Our substitute, then, who took our place and died our death on the cross, was neither Christ alone (since that would make him a third party thrust in between God and us), nor God alone (since that would undermine the historical incarnation), but God in Christ, who was truly and fully both God and man and who on that account was uniquely qualified to represent both God and man and to mediate between them. If we speak only of Christ suffering and dying, we overlook the initiative of the Father. If we speak only of God suffering and dying, we overlook the mediation of the Son. The New Testament authors never attribute the atonement either to Christ in such a way as to disassociate him from the Father, or to God in such a way as to dispense with Christ, but rather to God and Christ, or to God acting in and through Christ with his whole-hearted concurrence.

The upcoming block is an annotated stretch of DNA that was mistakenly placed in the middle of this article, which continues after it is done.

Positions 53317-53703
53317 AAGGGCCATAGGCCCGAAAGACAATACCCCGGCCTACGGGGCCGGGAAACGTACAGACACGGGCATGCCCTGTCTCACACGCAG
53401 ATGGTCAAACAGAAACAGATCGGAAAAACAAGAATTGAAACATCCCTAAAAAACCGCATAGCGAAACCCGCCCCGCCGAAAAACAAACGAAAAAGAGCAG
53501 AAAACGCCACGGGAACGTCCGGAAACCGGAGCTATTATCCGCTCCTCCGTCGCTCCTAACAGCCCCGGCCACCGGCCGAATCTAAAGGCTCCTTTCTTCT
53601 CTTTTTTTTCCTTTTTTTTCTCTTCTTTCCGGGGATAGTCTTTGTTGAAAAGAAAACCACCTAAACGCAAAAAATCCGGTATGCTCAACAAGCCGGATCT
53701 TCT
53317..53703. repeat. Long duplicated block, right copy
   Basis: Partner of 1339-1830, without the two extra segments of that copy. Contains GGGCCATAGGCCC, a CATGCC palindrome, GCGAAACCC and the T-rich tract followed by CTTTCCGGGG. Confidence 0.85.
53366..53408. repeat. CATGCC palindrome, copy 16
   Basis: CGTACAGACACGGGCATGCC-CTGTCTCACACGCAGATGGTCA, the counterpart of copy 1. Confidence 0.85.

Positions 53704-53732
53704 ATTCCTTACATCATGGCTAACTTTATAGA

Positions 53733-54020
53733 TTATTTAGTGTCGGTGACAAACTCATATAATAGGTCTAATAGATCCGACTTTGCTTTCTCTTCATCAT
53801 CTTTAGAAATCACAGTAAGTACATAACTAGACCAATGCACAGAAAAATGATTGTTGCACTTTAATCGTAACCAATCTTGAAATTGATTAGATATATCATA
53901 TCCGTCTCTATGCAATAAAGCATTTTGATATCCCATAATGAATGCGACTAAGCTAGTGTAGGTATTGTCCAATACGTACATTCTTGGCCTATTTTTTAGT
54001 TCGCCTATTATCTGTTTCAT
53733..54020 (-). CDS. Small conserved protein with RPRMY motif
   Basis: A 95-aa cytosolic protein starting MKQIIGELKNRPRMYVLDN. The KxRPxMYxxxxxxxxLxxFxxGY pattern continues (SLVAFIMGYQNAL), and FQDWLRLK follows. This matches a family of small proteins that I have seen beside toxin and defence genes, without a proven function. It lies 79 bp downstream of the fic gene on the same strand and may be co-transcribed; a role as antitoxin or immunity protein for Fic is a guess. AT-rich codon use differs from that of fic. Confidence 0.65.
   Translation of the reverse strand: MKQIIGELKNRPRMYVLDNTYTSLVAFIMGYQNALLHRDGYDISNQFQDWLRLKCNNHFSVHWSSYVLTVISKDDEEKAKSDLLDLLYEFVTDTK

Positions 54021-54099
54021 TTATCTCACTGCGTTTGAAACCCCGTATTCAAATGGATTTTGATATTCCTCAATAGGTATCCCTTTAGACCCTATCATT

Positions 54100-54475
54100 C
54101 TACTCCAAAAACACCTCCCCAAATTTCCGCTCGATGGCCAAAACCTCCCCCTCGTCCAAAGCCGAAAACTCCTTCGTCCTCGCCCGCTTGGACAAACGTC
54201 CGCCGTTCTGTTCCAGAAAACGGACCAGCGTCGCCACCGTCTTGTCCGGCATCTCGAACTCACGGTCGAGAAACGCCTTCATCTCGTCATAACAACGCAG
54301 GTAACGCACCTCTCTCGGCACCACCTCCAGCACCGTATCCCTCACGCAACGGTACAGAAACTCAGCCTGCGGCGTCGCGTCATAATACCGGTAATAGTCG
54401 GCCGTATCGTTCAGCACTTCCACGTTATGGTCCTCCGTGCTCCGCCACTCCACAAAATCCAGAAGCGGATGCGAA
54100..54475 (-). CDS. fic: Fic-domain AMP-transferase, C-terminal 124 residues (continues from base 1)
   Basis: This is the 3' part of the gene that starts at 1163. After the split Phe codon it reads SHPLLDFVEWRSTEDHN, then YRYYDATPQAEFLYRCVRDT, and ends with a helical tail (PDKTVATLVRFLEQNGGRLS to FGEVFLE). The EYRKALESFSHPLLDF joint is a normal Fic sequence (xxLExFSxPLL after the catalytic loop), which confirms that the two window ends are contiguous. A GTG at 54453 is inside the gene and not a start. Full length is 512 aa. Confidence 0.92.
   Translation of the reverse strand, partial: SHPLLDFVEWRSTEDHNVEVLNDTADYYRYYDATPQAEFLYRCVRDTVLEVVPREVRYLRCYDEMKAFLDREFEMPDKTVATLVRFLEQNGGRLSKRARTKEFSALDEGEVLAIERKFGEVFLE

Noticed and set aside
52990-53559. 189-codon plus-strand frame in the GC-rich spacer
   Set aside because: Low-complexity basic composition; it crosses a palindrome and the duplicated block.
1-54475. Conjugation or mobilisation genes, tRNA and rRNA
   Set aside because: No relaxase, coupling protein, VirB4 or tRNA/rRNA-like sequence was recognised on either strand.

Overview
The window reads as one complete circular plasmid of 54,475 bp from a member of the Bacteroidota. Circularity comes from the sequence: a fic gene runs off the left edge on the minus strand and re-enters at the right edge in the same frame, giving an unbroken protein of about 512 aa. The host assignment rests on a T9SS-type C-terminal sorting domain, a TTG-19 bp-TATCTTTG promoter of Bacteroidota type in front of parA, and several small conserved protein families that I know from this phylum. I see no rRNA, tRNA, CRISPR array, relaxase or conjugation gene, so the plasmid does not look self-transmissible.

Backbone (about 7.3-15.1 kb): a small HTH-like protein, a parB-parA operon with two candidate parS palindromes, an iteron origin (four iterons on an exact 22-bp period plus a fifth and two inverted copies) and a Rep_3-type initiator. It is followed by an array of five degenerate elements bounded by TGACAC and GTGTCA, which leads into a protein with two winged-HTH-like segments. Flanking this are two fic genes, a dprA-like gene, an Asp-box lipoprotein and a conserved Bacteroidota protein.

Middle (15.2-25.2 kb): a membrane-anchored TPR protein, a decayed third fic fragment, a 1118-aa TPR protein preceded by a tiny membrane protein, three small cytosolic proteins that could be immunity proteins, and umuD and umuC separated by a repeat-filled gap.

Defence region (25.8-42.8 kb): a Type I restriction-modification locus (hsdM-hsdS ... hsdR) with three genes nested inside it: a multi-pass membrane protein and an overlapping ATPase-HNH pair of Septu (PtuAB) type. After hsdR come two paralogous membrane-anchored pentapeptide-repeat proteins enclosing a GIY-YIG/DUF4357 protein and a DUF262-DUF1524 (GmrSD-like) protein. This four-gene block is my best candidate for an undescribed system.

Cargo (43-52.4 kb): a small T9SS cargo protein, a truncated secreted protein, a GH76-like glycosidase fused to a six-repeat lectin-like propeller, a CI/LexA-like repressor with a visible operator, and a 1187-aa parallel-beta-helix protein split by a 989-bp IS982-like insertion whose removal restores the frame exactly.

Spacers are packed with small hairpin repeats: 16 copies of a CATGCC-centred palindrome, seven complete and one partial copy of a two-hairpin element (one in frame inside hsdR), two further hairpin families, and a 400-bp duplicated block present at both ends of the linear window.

John Stott, The Cross of Christ (Downers Grove: InterVarsity Press, 1986, 2006), p. 156.